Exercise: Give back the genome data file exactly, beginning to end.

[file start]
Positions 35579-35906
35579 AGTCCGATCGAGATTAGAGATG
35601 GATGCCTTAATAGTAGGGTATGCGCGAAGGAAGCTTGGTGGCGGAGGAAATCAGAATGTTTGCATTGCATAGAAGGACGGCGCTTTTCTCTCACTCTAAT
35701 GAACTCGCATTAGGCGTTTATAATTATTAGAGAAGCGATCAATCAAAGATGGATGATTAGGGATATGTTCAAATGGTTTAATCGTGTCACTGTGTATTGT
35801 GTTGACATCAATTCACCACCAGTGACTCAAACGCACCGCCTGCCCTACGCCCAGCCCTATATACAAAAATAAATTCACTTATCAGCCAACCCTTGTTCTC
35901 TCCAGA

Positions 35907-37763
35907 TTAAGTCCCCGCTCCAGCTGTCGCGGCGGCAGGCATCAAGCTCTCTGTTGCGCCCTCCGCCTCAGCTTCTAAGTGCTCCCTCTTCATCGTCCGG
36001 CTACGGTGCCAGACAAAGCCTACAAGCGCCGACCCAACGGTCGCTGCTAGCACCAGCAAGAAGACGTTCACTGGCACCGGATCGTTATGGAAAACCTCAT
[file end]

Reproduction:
Positions 35579-35906
35579 AGTCCGATCGAGATTAGAGATG
35601 GATGCCTTAATAGTAGGGTATGCGCGAAGGAAGCTTGGTGGCGGAGGAAATCAGAATGTTTGCATTGCATAGAAGGACGGCGCTTTTCTCTCACTCTAAT
35701 GAACTCGCATTAGGCGTTTATAATTATTAGAGAAGCGATCAATCAAAGATGGATGATTAGGGATATGTTCAAATGGTTTAATCGTGTCACTGTGTATTGT
35801 GTTGACATCAATTCACCACCAGTGACTCAAACGCACCGCCTGCCCTACGCCCAGCCCTATATACAAAAATAAATTCACTTATCAGCCAACCCTTGTTCTC
35901 TCCAGA

Positions 35907-37763
35907 TTAAGTCCCCGCTCCAGCTGTCGCGGCGGCAGGCATCAAGCTCTCTGTTGCGCCCTCCGCCTCAGCTTCTAAGTGCTCCCTCTTCATCGTCCGG
36001 CTACGGTGCCAGACAAAGCCTACAAGCGCCGACCCAACGGTCGCTGCTAGCACCAGCAAGAAGACGTTCACTGGCACCGGATCGTTATGGAAAACCTCAT